Friday, September 20, 2013

Seven reasons to love living in Canada,

Seven reasons to love living in Canada, based on a just released OECD report:
·         Income: The average household earns US$28,194 each year after taxes. That’s more than US$5,000 above the OECD average. There is disparity at both ends of the earnings spectrum though, not surprisingly. The top 20% takes home US$55,718, while the bottom 20% earns US$10,526. We ranked seventh on household wealth and ninth on income.
·         Community: Canadians spend two minutes a day volunteering; that’s about half the OECD average. On the other hand, 64% said they’d helped a stranger in the last month. (The OECD average is 48%.) And 94% know someone they could count on if needed. We ranked seventh on support network.
·         Housing: Nine in 10 Canadians are satisfied with their housing. The average home in this country provides 2.6 rooms per occupant, more than any other country. And 99.8% of Canadians live in a home with a private washroom that has an indoor, flushing toilet. (The OECD average is 97.8%.) We ranked 24th on the ratio of housing costs to income, eighth on basic facilities and first on number of rooms per person.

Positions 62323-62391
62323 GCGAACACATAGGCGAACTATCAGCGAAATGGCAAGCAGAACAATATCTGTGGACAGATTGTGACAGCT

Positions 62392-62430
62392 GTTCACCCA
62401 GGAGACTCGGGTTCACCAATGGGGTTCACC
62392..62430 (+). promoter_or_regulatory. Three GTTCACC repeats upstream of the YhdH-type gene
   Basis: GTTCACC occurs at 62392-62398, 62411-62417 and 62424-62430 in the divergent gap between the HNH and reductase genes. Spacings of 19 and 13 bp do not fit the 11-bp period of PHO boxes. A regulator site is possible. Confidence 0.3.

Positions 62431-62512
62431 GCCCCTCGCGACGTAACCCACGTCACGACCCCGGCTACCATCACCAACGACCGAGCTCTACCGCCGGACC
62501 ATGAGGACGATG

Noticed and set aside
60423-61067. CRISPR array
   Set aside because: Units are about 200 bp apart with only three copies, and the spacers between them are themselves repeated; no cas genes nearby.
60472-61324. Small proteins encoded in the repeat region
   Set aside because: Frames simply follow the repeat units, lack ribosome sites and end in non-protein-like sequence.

·         Environment: We’re better than average on both air pollution and water quality measures. We ranked 14th on pollution and 12th on water quality.
·         Health: Our life expectancy at birth is 81, a full year above the OECD average. And 88% of Canadians say they are in good health. Health spending in this country makes up 11.4% of gross domestic product. (The OECD average is 9.5% of gross domestic product.) We ranked third in health and 17th in life expectancy.
·         Safety: Just 1.3% of Canadians said they were assaulted over the one-year period leading up to the survey. That’s well below the OECD average of 4%. Our homicide rate is less impressive. It’s 1.6%, only marginally below the average rate of 2.2%. We ranked first on assault rate and 23rd on homicide rate.
·         Work-life balance: Canadians work an average 1,702 hours per year. That’s 74 hours below the OECD average. When asked if they work more than 50 hours a week, 4% said yes. (The OECD average is 9%.) We ranked ninth on working long hours.